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Olympic Medals Specials Odds – USA Favored to Win Most; Over/Under Set at 43.5 Golds

Chris Amberley

by Chris Amberley in News

Jul 21, 2021 · 11:00 AM PDT

Olympic rings at night
The Olympic rings stand outside the Narita International Airport prior to the 2020 Summer Olympics, Saturday, July 10, 2021, near Tokyo. (AP Photo/Jae C. Hong)
  • USA is a heavy -1200 favorite to win the most medals at this year’s Olympics
  • Japan’s over/under for gold medals is 27.5, despite never winning more than 16 at any Olympics
  • Read below for analysis, odds and best bets

The 2020 Olympics were one of many sporting casualties thanks to the COVID-19 pandemic, but at long last the games are finally happening this week. Tokyo, Japan will host the world’s best athletes for two-plus weeks and there’s no shortage of prop bets to wager on.

You can bet on which country will win the most gold medals and total medals, as well as over/unders on medal counts for a select number of countries. USA has dominated the past six iterations of the Summer Olympics, so it’s no surprise to see them as heavy favorites this time around.

Olympic Medals Odds

Country Most Gold Odds Most Medal Odds
USA -1200 -1000
China +600 +450
Japan +2500 +5000
Great Britain +2500 +4000
Russian OC +2500 +2000
Germany +20000 +20000
Australia +20000 +20000
Netherlands +20000 +20000
France +25000 +25000
South Korea +50000 +50000
Canada +50000 +50000

Odds as of July 20th at DraftKings.

The Americans are the overwhelming chalk to claim the most gold and total medals, something they accomplished in both 2016 and 2012. They’ve won the most total medals in six straight Games, and the lone time they were bested in the gold medal department during that stretch was at the 2008 Beijing Summer Games by the host nation.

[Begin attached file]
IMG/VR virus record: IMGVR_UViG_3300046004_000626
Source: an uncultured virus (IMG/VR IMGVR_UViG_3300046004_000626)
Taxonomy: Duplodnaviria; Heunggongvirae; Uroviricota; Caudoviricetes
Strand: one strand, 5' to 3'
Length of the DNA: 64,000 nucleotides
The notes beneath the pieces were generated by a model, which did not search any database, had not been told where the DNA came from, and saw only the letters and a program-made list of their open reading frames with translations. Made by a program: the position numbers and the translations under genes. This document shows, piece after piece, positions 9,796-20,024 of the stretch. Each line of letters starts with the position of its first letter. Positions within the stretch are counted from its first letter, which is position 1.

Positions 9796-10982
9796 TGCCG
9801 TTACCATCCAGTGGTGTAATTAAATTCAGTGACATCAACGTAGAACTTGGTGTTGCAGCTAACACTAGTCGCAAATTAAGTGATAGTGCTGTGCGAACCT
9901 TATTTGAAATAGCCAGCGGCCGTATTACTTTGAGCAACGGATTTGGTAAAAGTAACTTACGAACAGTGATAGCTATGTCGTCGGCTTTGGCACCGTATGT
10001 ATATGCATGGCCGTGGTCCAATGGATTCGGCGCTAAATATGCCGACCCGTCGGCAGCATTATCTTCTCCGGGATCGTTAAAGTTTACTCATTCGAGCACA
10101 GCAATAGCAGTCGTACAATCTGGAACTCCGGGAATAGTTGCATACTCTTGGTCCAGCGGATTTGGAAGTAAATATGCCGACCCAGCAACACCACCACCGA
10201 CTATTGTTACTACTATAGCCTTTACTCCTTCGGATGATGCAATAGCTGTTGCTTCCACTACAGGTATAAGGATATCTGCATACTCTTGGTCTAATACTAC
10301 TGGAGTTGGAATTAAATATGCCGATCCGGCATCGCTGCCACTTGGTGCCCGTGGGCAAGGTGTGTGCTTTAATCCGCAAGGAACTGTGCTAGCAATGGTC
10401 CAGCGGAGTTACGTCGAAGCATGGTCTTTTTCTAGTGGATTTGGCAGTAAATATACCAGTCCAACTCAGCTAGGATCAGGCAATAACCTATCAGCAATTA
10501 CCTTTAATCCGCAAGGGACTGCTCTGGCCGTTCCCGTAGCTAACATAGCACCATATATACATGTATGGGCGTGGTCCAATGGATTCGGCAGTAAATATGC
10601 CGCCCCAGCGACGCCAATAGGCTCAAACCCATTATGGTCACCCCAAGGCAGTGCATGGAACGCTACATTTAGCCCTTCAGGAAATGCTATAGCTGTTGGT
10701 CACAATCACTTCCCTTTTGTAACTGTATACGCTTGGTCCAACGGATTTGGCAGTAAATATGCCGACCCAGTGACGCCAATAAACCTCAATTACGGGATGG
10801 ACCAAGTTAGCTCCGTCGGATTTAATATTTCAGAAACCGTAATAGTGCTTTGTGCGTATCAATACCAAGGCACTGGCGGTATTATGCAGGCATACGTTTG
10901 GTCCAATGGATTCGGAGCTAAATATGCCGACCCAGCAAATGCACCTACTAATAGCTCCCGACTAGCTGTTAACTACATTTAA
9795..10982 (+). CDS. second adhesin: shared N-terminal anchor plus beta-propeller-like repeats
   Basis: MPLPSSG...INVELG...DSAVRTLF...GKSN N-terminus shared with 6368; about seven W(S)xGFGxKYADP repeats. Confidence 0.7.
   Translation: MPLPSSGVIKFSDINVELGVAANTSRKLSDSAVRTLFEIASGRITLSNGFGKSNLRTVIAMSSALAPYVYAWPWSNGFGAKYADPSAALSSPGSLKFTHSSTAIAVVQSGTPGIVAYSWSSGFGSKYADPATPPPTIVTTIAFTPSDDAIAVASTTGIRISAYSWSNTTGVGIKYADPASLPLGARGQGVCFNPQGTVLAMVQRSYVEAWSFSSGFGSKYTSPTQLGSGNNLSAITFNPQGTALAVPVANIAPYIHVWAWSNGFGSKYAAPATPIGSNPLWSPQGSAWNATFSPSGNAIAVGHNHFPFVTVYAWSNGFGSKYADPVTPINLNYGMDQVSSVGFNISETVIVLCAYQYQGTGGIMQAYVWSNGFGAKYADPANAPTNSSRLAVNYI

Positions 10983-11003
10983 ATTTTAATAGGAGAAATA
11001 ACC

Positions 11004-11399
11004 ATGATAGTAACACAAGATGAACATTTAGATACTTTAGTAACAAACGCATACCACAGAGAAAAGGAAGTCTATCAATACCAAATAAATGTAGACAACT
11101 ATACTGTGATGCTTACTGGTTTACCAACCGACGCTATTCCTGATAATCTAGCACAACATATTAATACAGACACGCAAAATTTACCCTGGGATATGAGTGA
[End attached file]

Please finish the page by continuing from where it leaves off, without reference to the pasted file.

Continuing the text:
Gold Medals By Country

Country Over Odds Under Odds
Australia 12.5 (-130) 12.5 (+100)
Belgium 1.5 (-200) 1.5 (+150)
Canada 4.5 (-120) 4.5 (-120)
Denmark 1.5 (-145) 1.5 (-105)
France 10.5 (-125) 10.5 (-105)
Germany 12.5 (-115) 12.5 (-115)
Great Britain 14.5 (-115) 14.5 (-115)
Japan 27.5 (-160) 27.5 (+110)
Netherlands 12.5 (-115) 12.5 (-115)
Norway 2.5 (-155) 2.5 (+110)
Poland 3.5 (-115) 3.5 (-115)
Spain 6.5 (-150) 6.5 (+110)
Sweden 3.5 (-130) 3.5 (+100)
USA 43.5 (-115) 43.5 (-115)

Speaking of host nations, Japan’s gold medal over/under seems incredibly high at 27.5. The Japanese OC actually set the bar at 30 golds prior to the pandemic, despite the fact that Japan has never won more than 16 gold medals at any Olympic Games.

Athletes representing the host nation typically get a bump, but a 75% increase over their previous best seems far fetched. Japanese athletes won’t have the luxury of competing in front of the home crowd, as fans are banned at all Tokyo venues, as well as most outside locations.

Gracenote, a statistical analysis company that supplies projections for sports leagues all around the world, has Japan pegged for 26 golds, which makes their under price (+110) look awfully appealing.

Pick: Japan Under 27.5 Golds (+110)

Canada Can Exceed Expectations

Canada hasn’t exceeded four gold medals at the Summer Olympics since 1992, but there’s reason to believe they can go over that total this year. They’re sending 371 athletes to Tokyo, the most since the 1984 Olympics when they came home with 10 golds.

Of course, size doesn’t necessarily equal success, but there’s plenty of gold medal hopefuls among the contingent. Rosie MacLennan is seeking a third straight gold in trampoline, while Damian Warner is the world number one ranked decathlete this season.

In the pool, Kylie Masse is a two-time defending world champion in the 100 meter backstroke, and let’s not rule out Penny Oleksiak conjuring up more magic like she did in Rio in 2016 as a teenager.

On the track, Andre De Grasse is a three-time medalist, one of the top sprinters in the world at both the 100 and 200 meter distance, and owner of the second shortest odds to win the 200m.

Not to be overlooked, Canada’s golf team is bound to make noise, as both Brooke Henderson and Corey Conners have the games to bring home the top prize. On the tennis court, Felix Auger-Aliassime is fresh off a deep Wimbledon run, and is one of the most exciting young players in the world.

Of course, other unheralded Canadian athletes are bound to sprout up and surprise as well. Canada brought home four gold medals in 2016, and the price of their talent exceeding that total this year is more than fair.

Pick: Canada Over 4.5 Golds (-120)

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